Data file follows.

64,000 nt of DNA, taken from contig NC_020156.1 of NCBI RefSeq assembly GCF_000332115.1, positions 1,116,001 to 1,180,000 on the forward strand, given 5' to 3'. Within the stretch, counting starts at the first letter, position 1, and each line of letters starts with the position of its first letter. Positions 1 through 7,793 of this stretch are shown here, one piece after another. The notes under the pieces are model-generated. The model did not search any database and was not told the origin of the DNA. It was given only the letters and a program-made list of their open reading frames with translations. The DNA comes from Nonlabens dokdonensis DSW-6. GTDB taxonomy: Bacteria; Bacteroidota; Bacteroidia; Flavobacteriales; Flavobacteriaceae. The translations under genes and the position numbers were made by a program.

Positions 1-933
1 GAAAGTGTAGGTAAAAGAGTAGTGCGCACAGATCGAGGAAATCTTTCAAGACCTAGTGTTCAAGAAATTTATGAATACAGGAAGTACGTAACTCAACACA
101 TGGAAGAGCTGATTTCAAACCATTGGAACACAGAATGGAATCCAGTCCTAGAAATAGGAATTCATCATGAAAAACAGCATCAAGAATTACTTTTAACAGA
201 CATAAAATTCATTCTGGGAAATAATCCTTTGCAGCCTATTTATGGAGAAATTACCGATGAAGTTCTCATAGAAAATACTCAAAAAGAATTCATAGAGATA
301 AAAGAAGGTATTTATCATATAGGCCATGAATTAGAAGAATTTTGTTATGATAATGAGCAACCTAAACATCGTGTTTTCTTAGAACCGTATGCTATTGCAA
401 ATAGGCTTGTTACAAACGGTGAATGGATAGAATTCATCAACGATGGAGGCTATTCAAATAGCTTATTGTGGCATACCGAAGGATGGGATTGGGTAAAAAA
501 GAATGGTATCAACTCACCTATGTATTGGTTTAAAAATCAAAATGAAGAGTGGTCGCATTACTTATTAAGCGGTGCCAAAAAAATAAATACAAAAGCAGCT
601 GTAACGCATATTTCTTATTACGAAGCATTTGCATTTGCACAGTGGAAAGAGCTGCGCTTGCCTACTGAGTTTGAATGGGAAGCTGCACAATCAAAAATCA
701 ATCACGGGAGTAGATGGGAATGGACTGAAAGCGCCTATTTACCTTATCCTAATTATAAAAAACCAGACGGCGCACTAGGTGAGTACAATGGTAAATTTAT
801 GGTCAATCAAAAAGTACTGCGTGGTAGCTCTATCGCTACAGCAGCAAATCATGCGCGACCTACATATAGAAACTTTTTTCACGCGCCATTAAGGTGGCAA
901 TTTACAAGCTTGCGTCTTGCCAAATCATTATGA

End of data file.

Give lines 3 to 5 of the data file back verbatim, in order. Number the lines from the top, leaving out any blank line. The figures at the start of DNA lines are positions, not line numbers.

1 GAAAGTGTAGGTAAAAGAGTAGTGCGCACAGATCGAGGAAATCTTTCAAGACCTAGTGTTCAAGAAATTTATGAATACAGGAAGTACGTAACTCAACACA
101 TGGAAGAGCTGATTTCAAACCATTGGAACACAGAATGGAATCCAGTCCTAGAAATAGGAATTCATCATGAAAAACAGCATCAAGAATTACTTTTAACAGA
201 CATAAAATTCATTCTGGGAAATAATCCTTTGCAGCCTATTTATGGAGAAATTACCGATGAAGTTCTCATAGAAAATACTCAAAAAGAATTCATAGAGATA